- Waiting – in this state, a process is waiting for an event to occur or for a system resource. Additionally, the kernel also differentiates between two types of waiting processes; interruptible waiting processes – can be interrupted by signals and uninterruptible waiting processes – are waiting directly on hardware conditions and cannot be interrupted by any event/signal.
- Stopped – in this state, a process has been stopped, usually by receiving a signal. For instance, a process that is being debugged.
- Zombie – here, a process is dead, it has been halted but it’s still has an entry in the process table.
How to View Active Processes in Linux
1. ps Command
It displays information about a selection of the active processes on the system as shown below:
# ps # ps -e | head
2. top – System Monitoring Tool
Read this for more top usage examples: 12 TOP Command Examples in Linux
3. glances – System Monitoring Tool
glances is a relatively new system monitoring tool with advanced features:
For a comprehensive usage guide, read through: Glances – An Advanced Real Time System Monitoring Tool for Linux
There are several other useful Linux system monitoring tools you can use to list active processes, open the link below to read more about them:
How to Control Processes in Linux
Linux also has some commands for controlling processes such as kill, pkill, pgrep and killall, below are a few basic examples of how to use them:
$ pgrep -u tecmint top $ kill 2308 $ pgrep -u tecmint top $ pgrep -u tecmint glances $ pkill glances $ pgrep -u tecmint glances
To learn how to use these commands in-depth, to kill/terminate active processes in Linux, open the links below:
- A Guide to Kill, Pkill and Killall Commands to Terminate Linux Processess
- How to Find and Kill Running Processes in Linux
Note that you can use them to kill unresponsive applications in Linux when your system freezes.
Sending Signals To Processes
The fundamental way of controlling processes in Linux is by sending signals to them. There are multiple signals that you can send to a process, to view all the signals run:
$ kill -l
To send a signal to a process, use the kill, pkill or pgrep commands we mentioned earlier on. But programs can only respond to signals if they are programmed to recognize those signals.
And most signals are for internal use by the system, or for programmers when they write code. The following are signals which are useful to a system user:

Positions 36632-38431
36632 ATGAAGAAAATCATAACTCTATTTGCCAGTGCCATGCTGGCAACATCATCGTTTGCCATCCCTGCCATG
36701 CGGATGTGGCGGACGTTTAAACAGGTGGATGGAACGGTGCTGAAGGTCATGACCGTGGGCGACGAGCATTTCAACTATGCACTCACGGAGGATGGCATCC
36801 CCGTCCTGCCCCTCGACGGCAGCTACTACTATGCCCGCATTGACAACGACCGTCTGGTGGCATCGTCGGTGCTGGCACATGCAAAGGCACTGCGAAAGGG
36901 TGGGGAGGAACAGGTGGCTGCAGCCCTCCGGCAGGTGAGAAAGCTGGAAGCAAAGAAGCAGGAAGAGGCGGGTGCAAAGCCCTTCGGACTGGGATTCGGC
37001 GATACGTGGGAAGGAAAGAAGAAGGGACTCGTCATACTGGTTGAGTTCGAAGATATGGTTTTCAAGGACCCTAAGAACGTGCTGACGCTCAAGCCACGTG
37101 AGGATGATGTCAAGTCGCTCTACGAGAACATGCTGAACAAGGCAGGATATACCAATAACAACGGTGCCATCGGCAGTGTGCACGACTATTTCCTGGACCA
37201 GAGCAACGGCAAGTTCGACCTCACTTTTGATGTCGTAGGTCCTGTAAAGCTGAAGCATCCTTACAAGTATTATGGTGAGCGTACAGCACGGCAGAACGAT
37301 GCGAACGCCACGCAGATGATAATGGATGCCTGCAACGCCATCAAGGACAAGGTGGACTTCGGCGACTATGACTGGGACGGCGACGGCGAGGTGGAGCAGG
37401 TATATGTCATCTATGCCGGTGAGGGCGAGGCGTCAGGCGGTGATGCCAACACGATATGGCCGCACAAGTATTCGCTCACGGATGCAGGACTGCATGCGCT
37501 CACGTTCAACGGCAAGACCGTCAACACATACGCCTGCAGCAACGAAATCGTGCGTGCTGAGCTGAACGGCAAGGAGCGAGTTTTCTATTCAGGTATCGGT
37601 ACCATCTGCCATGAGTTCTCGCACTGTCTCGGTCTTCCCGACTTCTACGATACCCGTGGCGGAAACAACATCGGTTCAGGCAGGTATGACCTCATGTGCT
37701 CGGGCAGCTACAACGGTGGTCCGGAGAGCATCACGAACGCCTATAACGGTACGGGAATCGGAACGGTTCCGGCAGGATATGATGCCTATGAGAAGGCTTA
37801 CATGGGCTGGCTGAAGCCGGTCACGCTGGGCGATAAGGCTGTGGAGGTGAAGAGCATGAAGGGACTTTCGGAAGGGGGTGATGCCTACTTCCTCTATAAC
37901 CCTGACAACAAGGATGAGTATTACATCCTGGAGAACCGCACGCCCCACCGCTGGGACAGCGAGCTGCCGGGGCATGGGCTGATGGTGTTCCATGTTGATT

- SIGHUP 1 – sent to a process when its controlling terminal is closed.
- SIGINT 2 – sent to a process by its controlling terminal when a user interrupts the process by pressing
- SIGQUIT 3 – sent to a process if the user sends a quit signal
- SIGKILL 9 – this signal immediately terminates (kills) a process and the process will not perform any clean-up operations.
- SIGTERM 15 – this a program termination signal (kill will send this by default).
- SIGTSTP 20 – sent to a process by its controlling terminal to request it to stop (terminal stop); initiated by the user pressing
The following are kill commands examples to kill the Firefox application using its PID once it freezes:
$ pidof firefox $ kill 9 2687 OR $ kill -KILL 2687 OR $ kill -SIGKILL 2687
To kill an application using its name, use pkill or killall like so:
$ pkill firefox $ killall firefox
Changing Linux Process Priority
On the Linux system, all active processes have a priority and certain nice value. Processes with higher priority will normally get more CPU time than lower priority processes.
However, a system user with root privileges can influence this with the nice and renice commands.
From the output of the top command, the NI shows the process nice value:
Use the nice command to set a nice value for a process. Keep in mind that normal users can attribute a nice value from zero to 20 to processes they own.
Only the root user can use negative nice values.
To renice the priority of a process, use the renice command as follows:
$ renice +8 2687 $ renice +8 2103
Check out our some useful articles on how to manage and control Linux processes.
- Linux Process Management: Boot, Shutdown, and Everything in Between
- Find Top 15 Processes by Memory Usage with ‘top’ in Batch Mode
- Find Top Running Processes by Highest Memory and CPU Usage in Linux
- How to Find a Process Name Using PID Number in Linux
That’s all for now! Do you have any questions or additional ideas, share them with us via the feedback form below.